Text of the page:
Change is an essential element of recovering from alcohol misuse. If alcohol is abused long term it can lead to catastrophic and even terminal effects. It is important to acknowledge the potential side effects of alcohol use so yourself or a loved one can recognise when to seek help.

Alcohol Dependency

A dependency develops when the brain has become used to the altered levels of neurotransmitters present when alcohol is in a person’s system. This “new normal” makes a person feel “low” when experiencing sober baseline emotion.

Signs that a dependency may be developing include:

  • Obsessive thinking about alcohol use
  • Excessive drinking
  • Inability to withstand stressful situations without alcohol

When a person attempts to quit drinking alcohol, they may experience withdrawal symptoms. These are physical and psychological side effects that occur in response to the absence of a drug.

Alcohol Withdrawal Symptoms

Withdrawal from alcohol may cause:

  • Tremors in hands
  • Increased blood pressure and pulse
  • Nausea and vomiting
  • Depression
  • Anxiety
  • Appetite loss
  • Insomnia
  • Confusion
  • Sluggishness
  • Excessive sweating
  • Irritability
  • Hallucinations

Withdrawal symptoms are can be very severe and in rare instances can result in death if untreated. Difficulty coping with withdrawal symptoms is a major factor that makes quitting alcohol a challenge.

Alcohol Detoxification

It is recommended to seek professional assistance from a qualified healthcare professional if you are attempting to quit alcohol. They provide a safe environment to manage withdrawal symptoms such as nausea.

Withdrawal symptoms may occur as soon as two hours since your last drink and usually last a few weeks but can be longer. This timescale varies from person to person. A healthcare professional may offer medicines such as Naltrexone, Acamprosate, or Disulfiram to manage withdrawal effects.


The other major factor contributing to addiction is cravings. These are intense urges or desires to consume a drug. These feelings can be overwhelming and lead to dysfunctional behavior such as neglect of other areas of life in favor of the addiction.

For example, someone with an addiction to drinking may:

  • Neglect relationships with family and friends
  • Become socially withdrawn
  • Stop practicing hobbies or exploring their passions
  • Be depressed when not drinking
  • Talk exclusively about drinking
  • Become dysfunctional professionally

Alcohol Poisoning

Alcohol poisoning describes high blood toxicity as a consequence of alcohol abuse – drinking too much or too often. The risk of alcohol poisoning can be affected by individual differences like:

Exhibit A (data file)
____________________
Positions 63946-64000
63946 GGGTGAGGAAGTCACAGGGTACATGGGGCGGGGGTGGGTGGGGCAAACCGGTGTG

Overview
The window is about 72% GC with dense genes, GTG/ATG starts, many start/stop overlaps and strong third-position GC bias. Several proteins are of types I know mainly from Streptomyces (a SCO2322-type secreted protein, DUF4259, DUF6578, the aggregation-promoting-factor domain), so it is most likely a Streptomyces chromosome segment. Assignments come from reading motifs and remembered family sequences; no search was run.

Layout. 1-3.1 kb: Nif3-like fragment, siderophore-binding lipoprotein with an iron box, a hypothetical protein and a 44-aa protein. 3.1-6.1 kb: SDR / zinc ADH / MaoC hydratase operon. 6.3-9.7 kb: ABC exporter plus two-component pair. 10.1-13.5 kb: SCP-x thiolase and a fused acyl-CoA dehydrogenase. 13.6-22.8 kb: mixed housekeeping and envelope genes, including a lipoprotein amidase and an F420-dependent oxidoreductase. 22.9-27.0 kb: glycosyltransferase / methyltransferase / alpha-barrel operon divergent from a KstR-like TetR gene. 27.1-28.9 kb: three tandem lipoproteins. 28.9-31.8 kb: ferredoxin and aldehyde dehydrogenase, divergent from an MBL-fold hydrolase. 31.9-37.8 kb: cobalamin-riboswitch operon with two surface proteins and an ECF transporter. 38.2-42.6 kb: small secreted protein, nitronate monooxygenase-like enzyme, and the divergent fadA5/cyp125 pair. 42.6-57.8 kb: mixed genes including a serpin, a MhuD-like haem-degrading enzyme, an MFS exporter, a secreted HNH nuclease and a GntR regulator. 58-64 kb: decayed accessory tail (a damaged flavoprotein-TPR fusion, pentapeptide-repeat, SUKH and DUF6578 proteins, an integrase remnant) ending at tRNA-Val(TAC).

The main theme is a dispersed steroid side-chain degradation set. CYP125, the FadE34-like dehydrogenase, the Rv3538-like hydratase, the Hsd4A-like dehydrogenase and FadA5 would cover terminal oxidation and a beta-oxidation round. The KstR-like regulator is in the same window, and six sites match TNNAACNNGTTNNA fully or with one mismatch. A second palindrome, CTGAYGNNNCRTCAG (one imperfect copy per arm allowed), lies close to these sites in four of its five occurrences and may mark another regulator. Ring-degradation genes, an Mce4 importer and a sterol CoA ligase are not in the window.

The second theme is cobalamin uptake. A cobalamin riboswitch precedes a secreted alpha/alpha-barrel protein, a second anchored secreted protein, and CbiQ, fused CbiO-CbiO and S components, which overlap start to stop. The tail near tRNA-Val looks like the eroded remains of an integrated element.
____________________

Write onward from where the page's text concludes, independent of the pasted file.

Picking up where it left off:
• Gender
  • Weight
  • Age
  • Ethnicity
  • Pre-existing health conditions

The risk of alcohol poisoning is also increased if an individual falls into one of the following categories:

  • You have or are developing a physical or psychological dependency
  • You abuse other substances
  • You are a heavier drinker
  • You suffer mental health problems

The symptoms of alcohol poisoning can be life-threatening. If you or someone you know are experiencing one or more of the following symptoms, you should seek professional medical advice immediately:

  • Skin discoloration
  • Slurred speech
  • Vomiting and nausea
  • Changes in breathing
  • Unresponsive but conscious
  • Being unconscious
  • Loss of bowel or bladder control

This is a medical emergency and 911 should be contacted immediately.

While waiting for help, encourage the person to drink water, try to keep them awake, and keep them warm to avoid hypothermia. If they have passed out, place them in the recovery position.

The risk of alcohol poisoning can be eliminated by substituting alcoholic beverages with alcohol-free options like tea or soft drinks. Lifestyle changes are also an important step in managing sober life. Making changes is important to maintain sobriety and keep stress levels low.

Addiction Recovery at Crossroads Center Antigua

At Crossroads Antigua, we recognize that addiction is a disease. We believe positive lifestyle changes and abstinence are the main keys to recovery success. Our services will help you heal in a holistic manner that best suits you, offering a range of services such as medical detox, acupuncture, twelve-step support, and experiential therapy.

If you or a loved one are struggling with alcohol, there is a way out. Contact us today to find out how to begin your new life in recovery.

Leave a Reply

Your email address will not be published. Required fields are marked *